Yesterday afternoon as I was on a long highway drive I was listening to Hank Morse and Matt Shearer fill in for Michael Graham on BostonTalks 96.9. The topic was, "Should 'In God We trust' be the motto of the United States?" You may know that this week the U.S. Congress voted to reaffirm the "In God We Trust" motto that was originally adopted by Congress in 1956. Hank Morse had no problems with the motto. Matt had a lot of problems with it, feeling the motto should be, "E Pluribus Unim".

The callers were frankly typical and predictable. There were those who had an obvious chip on their shoulder (frankly mostly WOMEN)who argued things like, "I don't WANT God in our country!" Really? Shall we then BAN God as some illegal alien? Then there were those who took a very pro-God viewpoint, and frankly an almost TOO God viewpoint, saying things like, "America is a CHRISTIAN nation!" Really? In fact, American is not a Christian nation. It is a secular nation with freedom of religion that has a strong Judeo-Christian heritage.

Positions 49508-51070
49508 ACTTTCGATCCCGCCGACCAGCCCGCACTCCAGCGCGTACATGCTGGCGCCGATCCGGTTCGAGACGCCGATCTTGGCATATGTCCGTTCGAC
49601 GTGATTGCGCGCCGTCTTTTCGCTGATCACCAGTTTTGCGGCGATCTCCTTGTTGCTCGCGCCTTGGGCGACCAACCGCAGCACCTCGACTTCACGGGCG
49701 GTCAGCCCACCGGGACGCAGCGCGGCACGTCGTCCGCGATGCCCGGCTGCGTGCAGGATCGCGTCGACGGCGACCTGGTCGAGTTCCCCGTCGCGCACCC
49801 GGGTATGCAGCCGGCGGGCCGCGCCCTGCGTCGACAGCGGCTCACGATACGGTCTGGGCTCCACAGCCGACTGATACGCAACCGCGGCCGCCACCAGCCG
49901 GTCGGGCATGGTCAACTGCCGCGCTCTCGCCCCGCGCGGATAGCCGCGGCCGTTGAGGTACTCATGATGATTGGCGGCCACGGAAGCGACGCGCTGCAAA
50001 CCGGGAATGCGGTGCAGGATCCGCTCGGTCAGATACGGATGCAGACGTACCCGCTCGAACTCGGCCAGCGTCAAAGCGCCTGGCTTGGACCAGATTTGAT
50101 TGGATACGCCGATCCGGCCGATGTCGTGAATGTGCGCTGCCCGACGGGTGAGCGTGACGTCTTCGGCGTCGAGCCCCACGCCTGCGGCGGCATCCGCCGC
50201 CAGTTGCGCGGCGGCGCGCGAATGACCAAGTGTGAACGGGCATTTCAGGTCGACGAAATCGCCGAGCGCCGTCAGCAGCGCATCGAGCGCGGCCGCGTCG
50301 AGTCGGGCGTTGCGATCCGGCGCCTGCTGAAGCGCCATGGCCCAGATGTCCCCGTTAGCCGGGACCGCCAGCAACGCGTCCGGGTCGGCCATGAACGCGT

Hank Morse argued that the Pilgrims came here for religious freedom, and that "this country was founded on the Christian religion". Well, not exactly. In fact, the Commonwealth of Massachusetts indeed WAS founded on the Christian religion, but the country itself (150 years later) really was not.

Now, I will say I don't really care either way about the motto being "In God We Trust". If I HAD to vote, I suppose I would vote to keep it. But it's not Christian or religious sayings and proclamations that make a country and its people Godly. For us to PROCLAIM "In God We Trust" and then live like the devil is, well, a sacrilege!